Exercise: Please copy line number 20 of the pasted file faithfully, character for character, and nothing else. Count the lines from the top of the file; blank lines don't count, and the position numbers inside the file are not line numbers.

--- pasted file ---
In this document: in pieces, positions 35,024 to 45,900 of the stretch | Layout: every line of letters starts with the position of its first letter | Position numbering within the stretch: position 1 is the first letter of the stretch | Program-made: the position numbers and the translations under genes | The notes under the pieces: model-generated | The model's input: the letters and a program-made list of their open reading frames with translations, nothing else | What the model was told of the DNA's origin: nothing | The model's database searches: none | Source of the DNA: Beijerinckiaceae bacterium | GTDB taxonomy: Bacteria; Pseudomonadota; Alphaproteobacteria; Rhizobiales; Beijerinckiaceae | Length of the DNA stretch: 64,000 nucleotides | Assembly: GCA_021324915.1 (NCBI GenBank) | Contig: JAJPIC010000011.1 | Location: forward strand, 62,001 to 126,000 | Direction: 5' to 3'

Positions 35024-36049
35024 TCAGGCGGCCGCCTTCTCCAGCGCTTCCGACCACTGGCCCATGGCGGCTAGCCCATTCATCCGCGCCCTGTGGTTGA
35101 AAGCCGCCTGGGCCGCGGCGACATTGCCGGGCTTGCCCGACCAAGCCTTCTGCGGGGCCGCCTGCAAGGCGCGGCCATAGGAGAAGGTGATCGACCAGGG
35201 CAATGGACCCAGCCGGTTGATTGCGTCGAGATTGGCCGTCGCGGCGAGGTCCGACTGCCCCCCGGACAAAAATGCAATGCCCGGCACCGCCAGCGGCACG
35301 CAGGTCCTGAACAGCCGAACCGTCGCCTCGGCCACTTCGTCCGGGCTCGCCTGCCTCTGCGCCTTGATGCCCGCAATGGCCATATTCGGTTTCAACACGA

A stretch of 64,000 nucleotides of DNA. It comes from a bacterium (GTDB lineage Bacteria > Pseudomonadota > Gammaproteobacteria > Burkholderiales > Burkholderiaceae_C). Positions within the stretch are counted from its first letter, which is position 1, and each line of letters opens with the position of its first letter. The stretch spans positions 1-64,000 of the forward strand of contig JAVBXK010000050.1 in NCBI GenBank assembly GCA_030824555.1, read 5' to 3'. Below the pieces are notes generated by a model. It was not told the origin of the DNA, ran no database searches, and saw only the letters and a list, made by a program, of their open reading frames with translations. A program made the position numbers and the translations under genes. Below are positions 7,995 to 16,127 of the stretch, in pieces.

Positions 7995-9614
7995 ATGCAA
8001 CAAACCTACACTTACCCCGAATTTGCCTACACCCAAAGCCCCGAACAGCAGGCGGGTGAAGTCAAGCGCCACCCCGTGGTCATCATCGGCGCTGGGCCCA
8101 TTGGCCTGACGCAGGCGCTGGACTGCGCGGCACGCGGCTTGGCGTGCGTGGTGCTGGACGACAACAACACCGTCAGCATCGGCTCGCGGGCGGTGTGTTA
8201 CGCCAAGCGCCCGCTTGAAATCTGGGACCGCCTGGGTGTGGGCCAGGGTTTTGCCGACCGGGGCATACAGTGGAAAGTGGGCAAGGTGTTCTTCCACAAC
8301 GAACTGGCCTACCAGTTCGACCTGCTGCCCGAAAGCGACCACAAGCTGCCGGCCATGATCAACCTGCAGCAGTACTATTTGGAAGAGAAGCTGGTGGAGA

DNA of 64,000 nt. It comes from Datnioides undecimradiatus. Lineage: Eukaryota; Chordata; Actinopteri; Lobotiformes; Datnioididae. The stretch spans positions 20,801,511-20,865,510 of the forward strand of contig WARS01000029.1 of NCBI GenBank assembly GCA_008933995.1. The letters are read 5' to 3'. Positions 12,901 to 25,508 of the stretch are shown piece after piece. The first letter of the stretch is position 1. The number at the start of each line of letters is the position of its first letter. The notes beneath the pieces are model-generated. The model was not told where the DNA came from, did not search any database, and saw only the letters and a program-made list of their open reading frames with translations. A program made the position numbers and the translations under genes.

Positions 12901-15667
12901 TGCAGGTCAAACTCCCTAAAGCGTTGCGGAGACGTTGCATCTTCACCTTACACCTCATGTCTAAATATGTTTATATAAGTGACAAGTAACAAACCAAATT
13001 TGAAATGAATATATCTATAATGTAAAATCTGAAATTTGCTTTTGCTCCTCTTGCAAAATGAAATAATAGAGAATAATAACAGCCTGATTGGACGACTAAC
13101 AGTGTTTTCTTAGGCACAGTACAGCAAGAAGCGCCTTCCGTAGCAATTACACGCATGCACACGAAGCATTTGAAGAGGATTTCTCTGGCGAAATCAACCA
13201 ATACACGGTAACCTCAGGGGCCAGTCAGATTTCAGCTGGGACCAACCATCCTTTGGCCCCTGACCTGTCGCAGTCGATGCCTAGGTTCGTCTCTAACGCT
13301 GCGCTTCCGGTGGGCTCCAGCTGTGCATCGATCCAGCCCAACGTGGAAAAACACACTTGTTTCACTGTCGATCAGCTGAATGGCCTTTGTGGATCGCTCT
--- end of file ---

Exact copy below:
13301 GCGCTTCCGGTGGGCTCCAGCTGTGCATCGATCCAGCCCAACGTGGAAAAACACACTTGTTTCACTGTCGATCAGCTGAATGGCCTTTGTGGATCGCTCT